Pruning is one of the most time-consuming tasks for a winegrower. It begins after the leaves fall, at the start of the vine’s winter rest period, and usually continues from December through until March.
Pruning consists of cutting away certain vine shoots to regulate the vines’ future production. The winegrower must wait for the sap to descend into the roots and build reserves for the “bud burst” the following year (bud burst is the first stage in the vine’s growing cycle. This is when the buds develop and reveal the villi referred to as “bourre” or cotton).
In our Centre-Loire vineyards, we use the Guyot Poussard pruning system which consists of shaping each vine into two arms: one arm with a long cane and a spur (two buds), and then a second arm with just one spur. This is a gentle form of pruning and encourages the sap flow. It also helps to reduce wood diseases and vine mortality.
Pruning is a particularly important task as this is what determines the structure of the vine and has a direct impact on the “yield” (the quantity of grapes harvested across a specific surface area of vines).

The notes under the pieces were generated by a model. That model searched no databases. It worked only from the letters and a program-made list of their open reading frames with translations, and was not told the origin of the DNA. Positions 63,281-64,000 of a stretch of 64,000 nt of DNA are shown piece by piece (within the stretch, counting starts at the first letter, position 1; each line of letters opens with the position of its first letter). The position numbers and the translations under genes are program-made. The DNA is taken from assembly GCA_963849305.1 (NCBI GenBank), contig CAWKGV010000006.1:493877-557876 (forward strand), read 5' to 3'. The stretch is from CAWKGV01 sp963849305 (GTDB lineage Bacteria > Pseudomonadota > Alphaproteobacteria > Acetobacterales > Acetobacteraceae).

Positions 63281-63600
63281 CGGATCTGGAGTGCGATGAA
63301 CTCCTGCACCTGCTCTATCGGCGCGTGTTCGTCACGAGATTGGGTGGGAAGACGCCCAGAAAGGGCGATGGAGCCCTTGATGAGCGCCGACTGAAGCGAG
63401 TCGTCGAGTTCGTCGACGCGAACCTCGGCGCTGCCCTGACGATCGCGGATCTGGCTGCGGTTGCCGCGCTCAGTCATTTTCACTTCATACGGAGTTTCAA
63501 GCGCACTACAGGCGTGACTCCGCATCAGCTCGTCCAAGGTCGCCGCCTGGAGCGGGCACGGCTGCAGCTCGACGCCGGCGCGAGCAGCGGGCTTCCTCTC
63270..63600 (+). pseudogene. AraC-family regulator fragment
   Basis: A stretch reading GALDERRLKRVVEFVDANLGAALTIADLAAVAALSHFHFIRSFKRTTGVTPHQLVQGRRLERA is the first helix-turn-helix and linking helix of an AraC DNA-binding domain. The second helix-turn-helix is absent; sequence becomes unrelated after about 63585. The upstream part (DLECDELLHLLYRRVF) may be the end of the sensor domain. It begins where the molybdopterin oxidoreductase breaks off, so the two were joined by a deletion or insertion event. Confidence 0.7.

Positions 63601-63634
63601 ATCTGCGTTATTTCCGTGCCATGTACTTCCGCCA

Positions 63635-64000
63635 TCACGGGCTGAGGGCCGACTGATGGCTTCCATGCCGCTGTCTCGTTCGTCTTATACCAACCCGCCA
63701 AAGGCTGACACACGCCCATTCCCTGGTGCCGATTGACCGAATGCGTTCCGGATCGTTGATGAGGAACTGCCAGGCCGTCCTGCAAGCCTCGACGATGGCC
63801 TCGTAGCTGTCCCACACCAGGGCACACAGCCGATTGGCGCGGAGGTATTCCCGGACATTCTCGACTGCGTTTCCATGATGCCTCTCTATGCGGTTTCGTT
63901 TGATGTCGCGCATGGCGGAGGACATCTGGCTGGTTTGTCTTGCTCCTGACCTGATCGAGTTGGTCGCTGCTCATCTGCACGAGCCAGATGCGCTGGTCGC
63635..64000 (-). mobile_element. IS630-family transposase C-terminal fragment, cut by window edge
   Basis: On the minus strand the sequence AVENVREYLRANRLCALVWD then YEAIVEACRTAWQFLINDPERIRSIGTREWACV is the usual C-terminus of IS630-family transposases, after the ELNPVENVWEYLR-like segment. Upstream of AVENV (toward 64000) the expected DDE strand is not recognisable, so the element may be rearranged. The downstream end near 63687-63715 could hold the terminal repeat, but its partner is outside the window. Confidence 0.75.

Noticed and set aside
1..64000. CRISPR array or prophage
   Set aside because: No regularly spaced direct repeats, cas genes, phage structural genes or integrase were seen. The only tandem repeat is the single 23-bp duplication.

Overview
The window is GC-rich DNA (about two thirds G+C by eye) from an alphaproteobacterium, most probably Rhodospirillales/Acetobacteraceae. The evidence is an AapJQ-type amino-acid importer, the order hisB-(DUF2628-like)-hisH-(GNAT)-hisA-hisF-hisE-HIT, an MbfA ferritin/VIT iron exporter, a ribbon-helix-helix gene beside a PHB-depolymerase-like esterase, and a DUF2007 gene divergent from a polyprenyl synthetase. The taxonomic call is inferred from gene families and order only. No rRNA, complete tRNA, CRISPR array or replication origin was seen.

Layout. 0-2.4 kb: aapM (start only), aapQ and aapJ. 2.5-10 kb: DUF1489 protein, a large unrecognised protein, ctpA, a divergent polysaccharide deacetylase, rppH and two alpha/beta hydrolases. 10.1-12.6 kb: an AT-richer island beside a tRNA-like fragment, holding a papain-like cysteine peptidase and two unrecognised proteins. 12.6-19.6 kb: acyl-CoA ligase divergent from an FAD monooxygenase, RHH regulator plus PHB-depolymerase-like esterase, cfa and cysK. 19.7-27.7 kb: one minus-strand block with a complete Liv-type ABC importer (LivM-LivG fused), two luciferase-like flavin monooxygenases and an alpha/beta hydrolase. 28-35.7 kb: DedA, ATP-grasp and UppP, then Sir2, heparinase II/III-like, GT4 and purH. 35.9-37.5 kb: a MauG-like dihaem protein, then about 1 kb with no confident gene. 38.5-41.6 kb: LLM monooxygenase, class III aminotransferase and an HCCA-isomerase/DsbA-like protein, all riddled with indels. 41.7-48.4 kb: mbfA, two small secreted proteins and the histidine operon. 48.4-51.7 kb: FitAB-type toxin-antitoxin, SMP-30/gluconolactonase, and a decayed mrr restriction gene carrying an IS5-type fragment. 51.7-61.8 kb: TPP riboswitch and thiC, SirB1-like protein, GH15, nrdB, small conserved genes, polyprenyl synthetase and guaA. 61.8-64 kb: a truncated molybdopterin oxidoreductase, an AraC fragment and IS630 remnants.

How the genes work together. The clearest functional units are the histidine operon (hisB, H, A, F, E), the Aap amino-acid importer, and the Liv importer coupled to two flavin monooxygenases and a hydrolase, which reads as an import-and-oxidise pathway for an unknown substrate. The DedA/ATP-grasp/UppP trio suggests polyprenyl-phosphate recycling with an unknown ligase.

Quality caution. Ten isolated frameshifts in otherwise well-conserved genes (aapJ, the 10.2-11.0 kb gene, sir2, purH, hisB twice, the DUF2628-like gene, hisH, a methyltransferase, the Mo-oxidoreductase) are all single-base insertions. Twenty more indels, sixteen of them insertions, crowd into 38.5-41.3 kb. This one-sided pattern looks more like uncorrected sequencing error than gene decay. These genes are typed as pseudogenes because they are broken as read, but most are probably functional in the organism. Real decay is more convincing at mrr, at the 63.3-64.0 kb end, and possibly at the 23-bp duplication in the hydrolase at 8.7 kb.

The challenge for the winegrower is to ensure sufficient yet not excessive production as this could “tire” the vine and accelerate its ageing.
The cane and spurs will support all of the wood and grapes that will grow during the year. They must therefore be chosen carefully to ensure that the weight is evenly distributed on the vine and that there is a microclimate conducive to the ripening of the grapes.
This is a crucial stage in our vineyard staff’s work owing to its direct impact on the quantity and quality of the future harvest.